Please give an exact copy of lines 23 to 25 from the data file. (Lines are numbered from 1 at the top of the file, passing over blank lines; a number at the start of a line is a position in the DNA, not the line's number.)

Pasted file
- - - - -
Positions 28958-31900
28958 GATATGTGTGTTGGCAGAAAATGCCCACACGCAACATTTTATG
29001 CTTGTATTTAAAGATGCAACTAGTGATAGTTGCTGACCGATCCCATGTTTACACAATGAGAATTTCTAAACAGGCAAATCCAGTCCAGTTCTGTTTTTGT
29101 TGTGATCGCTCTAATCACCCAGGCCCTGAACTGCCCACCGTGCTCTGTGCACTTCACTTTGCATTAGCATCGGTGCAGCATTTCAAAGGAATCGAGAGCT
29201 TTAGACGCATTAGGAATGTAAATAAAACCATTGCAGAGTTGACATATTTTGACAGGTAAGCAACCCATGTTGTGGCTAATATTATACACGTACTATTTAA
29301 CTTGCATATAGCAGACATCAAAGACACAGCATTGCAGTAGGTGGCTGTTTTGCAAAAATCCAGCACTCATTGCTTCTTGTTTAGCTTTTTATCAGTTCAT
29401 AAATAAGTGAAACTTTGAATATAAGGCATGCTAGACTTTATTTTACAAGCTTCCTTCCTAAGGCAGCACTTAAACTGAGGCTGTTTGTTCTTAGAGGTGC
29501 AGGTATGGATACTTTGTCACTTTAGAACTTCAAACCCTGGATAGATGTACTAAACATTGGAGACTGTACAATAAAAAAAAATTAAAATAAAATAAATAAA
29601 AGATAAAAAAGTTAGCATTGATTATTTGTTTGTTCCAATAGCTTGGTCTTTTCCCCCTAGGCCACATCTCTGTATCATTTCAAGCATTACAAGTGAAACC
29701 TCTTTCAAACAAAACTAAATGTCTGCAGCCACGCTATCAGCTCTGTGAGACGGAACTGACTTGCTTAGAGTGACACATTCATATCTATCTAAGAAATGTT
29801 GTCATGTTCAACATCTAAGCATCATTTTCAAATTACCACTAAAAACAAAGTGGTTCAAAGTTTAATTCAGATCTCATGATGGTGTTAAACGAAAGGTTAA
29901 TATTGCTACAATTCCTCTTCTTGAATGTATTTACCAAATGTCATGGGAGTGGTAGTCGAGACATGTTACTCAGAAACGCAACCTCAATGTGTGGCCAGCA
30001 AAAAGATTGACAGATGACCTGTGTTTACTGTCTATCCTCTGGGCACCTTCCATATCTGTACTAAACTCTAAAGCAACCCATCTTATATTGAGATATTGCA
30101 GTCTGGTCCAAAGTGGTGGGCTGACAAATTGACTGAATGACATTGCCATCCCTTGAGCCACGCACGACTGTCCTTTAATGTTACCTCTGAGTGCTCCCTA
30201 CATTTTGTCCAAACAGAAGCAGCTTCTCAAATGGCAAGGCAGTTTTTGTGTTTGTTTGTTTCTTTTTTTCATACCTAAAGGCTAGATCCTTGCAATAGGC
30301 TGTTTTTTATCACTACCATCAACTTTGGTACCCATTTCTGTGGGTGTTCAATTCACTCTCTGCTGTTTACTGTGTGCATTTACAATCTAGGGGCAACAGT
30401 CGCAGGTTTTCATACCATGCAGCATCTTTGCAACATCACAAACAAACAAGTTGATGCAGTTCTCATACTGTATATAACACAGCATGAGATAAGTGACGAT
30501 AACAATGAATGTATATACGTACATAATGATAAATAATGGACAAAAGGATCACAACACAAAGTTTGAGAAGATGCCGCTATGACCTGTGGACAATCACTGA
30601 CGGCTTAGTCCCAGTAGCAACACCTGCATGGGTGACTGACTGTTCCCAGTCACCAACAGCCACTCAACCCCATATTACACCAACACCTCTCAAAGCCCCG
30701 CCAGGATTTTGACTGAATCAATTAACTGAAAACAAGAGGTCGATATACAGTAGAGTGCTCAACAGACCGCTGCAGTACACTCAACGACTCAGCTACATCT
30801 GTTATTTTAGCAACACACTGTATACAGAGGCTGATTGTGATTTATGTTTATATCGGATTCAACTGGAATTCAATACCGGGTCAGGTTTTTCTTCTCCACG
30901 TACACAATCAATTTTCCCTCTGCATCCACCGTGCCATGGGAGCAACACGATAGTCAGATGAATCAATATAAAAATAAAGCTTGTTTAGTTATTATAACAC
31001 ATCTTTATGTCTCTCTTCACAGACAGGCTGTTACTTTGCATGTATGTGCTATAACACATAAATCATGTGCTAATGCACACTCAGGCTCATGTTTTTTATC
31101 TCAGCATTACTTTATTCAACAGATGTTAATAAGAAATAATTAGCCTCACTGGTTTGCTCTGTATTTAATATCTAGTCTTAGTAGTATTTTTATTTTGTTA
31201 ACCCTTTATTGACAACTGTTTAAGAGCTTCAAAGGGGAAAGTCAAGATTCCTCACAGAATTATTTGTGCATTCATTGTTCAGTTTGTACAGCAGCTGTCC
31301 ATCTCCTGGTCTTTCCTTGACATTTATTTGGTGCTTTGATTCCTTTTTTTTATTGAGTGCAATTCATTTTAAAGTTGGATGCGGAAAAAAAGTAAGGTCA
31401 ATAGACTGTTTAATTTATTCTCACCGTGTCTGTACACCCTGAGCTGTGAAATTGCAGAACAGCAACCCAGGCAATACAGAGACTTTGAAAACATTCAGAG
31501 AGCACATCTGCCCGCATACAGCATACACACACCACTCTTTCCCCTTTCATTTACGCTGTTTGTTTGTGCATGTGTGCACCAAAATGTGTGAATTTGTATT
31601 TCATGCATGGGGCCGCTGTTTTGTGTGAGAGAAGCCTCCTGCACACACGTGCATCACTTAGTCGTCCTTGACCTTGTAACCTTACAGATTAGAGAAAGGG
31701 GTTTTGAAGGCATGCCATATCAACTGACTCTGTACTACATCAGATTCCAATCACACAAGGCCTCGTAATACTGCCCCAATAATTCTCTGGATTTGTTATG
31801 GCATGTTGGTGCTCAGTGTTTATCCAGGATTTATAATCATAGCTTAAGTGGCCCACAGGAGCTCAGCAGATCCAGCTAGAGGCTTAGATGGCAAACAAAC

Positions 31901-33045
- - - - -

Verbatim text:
31001 ATCTTTATGTCTCTCTTCACAGACAGGCTGTTACTTTGCATGTATGTGCTATAACACATAAATCATGTGCTAATGCACACTCAGGCTCATGTTTTTTATC
31101 TCAGCATTACTTTATTCAACAGATGTTAATAAGAAATAATTAGCCTCACTGGTTTGCTCTGTATTTAATATCTAGTCTTAGTAGTATTTTTATTTTGTTA
31201 ACCCTTTATTGACAACTGTTTAAGAGCTTCAAAGGGGAAAGTCAAGATTCCTCACAGAATTATTTGTGCATTCATTGTTCAGTTTGTACAGCAGCTGTCC